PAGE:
Discussion in 'Psychology' started by Port1385, Dec 26, 2008.
1)enjoying the good life
2)doing things you love
3)meaning in life
OK, I'm bored on a Friday night like you, hence my reply to your other thread.
1. I'd rate this a 7 out of 10.
2. 9 out of 10
3. I constantly question this. When friends ask what I do, I've given up on the whole "providing liquidity" angle, and have resorted to simply saying that I am very fortunate to get paid to play a game every day. It is nothing more than a game in my eyes now.
I also feel that by taking money out of the market on a regular basis, from those who voluntarily play with me, I can at least try to make my daughter's life just a little bit better every day.
Even as I write this, it still seems superficial, so I guess I'm still working on it.
Watching your children grow.
consistency and metronome in EVERYTHING is key for me.
consistency in income (assets )
consistency in gfs love and her behavior
conssitency in my health
security in all of the above. Consistency and security all of the above , requires upkeep, thats what makes me happy.
ITs easy to have a large income, or temporarily love, or temporarily health.
But to have consistency and security in all of them is the path to EXCELLENCE.
I am extremely happy in life
Imo, the toughest one is the "meaning of life". The meaning of life is as fleeting and as temporary as today's weather.
You can fall in love and think you have discovered the meaning of life, then have kids and that becomes the meaning of life. You could help someone or seek out justice, these are all parts of the meaning of life.
The quest for knowledge, to keep on learning, never giving up on the journey, seeking adventure in a book or with people and places. To keep asking "the meaning of life" it is everywhere.
For myself, the meaning in life comes from helping other people. For example, I donate blood to the Red Cross at least three times a year. Im helping someone by my donations.
The toughest part about helping other people is that your help is never *sincerely* appreciated. You might get the token thank you card or the "Hey thats great you did it" speech. However, no one ever really truly appreciates your help. It didnt make a bit of difference in their life if you did it or not.
I truly appreciate the help I receive when I get it. That help can be in the form of someone helping me with some boxes. Whenever I receive any help, then I thank the person and then provide a reward of some type like buying them a drink.
Another meaning in life for myself is to keep a hard work ethic and never give up. That is another part that no one truly appreciates. I have worked hard, but no one every truly cared. I keep saying to myself that without hard work then none of these buildings would have been built. The Empire State building went up in 2 years during the depression through hard work and has stayed up for nearly 80 years. I dont believe the Freedom Tower will ever be built because that same work ethic does not exist today.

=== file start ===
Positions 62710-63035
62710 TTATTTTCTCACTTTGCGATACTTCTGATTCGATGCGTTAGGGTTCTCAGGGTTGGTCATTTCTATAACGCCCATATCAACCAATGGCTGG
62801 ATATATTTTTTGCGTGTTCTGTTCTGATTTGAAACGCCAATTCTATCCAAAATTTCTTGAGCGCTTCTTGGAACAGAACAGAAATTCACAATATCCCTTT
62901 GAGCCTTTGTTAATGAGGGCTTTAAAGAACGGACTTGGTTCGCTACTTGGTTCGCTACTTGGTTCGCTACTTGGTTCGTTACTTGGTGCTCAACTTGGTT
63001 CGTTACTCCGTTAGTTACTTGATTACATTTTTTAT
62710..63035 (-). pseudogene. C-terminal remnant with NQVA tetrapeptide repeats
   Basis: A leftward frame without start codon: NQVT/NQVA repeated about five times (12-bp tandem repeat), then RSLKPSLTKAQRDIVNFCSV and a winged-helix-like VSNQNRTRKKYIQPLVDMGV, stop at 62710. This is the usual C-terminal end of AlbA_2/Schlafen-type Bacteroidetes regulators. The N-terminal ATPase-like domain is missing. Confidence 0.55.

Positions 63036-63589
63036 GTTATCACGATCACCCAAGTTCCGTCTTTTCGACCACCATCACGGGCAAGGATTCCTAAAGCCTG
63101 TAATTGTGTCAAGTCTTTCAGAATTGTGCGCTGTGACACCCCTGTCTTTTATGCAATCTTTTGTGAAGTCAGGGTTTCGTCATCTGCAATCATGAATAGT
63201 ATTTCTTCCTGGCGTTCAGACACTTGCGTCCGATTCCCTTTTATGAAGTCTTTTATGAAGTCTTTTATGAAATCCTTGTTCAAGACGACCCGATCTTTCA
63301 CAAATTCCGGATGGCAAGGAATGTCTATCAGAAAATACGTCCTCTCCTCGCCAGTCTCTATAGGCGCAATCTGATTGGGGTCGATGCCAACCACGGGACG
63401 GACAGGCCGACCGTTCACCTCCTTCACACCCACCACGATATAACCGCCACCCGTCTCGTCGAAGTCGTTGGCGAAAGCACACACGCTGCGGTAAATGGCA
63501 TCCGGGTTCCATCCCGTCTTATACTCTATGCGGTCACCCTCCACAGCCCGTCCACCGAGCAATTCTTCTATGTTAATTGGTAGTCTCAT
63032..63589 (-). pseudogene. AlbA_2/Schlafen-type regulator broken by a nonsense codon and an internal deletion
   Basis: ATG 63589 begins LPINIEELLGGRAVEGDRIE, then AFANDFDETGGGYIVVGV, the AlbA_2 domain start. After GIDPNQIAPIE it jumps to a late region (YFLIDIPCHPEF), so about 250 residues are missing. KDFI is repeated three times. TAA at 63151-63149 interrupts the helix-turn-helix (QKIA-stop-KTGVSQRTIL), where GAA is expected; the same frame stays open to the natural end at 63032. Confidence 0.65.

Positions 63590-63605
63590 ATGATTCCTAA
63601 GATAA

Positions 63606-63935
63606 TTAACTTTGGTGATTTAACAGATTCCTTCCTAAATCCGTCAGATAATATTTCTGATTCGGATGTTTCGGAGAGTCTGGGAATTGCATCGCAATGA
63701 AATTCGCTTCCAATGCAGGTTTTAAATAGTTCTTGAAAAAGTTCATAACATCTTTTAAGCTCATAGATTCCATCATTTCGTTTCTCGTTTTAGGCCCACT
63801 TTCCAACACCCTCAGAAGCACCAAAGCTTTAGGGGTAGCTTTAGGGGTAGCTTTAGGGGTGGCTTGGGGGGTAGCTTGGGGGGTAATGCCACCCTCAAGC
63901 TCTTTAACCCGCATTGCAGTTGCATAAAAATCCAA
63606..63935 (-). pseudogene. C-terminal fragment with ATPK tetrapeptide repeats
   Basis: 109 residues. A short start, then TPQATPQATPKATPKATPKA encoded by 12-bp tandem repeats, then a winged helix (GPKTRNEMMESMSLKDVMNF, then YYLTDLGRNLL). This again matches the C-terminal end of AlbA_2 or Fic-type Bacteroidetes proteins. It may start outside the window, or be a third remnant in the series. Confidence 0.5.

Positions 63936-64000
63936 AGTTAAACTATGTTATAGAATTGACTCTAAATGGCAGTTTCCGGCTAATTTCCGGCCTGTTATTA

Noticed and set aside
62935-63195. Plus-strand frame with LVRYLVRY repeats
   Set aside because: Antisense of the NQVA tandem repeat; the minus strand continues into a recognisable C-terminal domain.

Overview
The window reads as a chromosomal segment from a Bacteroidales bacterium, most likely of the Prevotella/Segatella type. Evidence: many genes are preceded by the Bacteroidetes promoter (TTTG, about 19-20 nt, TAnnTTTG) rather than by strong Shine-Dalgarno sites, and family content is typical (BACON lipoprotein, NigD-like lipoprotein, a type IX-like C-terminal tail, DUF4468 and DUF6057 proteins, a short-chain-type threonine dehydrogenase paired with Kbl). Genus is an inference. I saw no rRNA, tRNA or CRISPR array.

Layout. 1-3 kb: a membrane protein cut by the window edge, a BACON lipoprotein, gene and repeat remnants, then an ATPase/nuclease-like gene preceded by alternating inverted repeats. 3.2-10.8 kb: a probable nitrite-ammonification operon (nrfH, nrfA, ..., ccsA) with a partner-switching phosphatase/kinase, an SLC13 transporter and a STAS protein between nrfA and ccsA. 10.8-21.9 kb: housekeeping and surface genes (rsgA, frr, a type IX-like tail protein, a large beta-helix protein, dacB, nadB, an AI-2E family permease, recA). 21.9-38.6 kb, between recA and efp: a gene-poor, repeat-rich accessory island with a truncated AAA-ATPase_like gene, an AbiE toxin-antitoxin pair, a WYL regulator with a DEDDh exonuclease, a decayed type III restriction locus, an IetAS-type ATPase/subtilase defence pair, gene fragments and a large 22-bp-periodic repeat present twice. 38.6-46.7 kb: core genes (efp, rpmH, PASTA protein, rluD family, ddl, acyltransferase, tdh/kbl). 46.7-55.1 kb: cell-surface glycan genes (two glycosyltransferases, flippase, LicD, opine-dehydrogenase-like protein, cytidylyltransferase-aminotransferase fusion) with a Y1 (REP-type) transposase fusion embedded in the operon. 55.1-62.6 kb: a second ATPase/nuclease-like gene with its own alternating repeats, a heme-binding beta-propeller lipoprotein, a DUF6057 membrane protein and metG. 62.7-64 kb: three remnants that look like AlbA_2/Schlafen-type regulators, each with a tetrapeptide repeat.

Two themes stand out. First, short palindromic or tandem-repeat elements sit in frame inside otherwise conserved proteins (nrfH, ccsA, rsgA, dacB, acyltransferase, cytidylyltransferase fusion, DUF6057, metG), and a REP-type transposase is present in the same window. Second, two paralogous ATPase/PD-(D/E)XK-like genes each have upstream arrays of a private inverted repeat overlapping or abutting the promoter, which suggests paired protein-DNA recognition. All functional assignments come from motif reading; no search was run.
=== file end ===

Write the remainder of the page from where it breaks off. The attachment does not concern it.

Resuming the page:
You should help people, you should work hard and you should always provide a service. That provides some meaning to your life although you will be the only one who truly cares and appreciates that part.
Lots of selfish people out there that dont care about meaning in life, but that doesnt mean you should be one too. Go to the Red Cross website and donate some blood.
And to gain experiences generally requires money (travel, experiencing different cultures, going to places most don't go to, etc.). So this begs the question, is it possible for poor folks to gain self awareness?
Travel does not cost that much money. You can travel to Asia or Europe and spend less then 2 grand for 2-3 weeks. You dont need to stay at an expensive hotel. A hostel for 10 dollars a day will do just fine. Many hotels all over Asia are much cheaper then the variety in the US.
So this begs the question, is it possible for poor folks to gain self awareness?
Yes, but with some assistance. Tell them that "Fifth grade was the best six years of your life." Keep reminding them, give 'em hope.
It's funny that you say that, because I can distinctly remember thinking to myself when I was in fifth grade (1970), and I can even remember where I was when I thought it, that life was really good for me and life was only going to get more complicated as I got older. I was right.
I'll remember that thought till the day I die.
Separate names with a comma.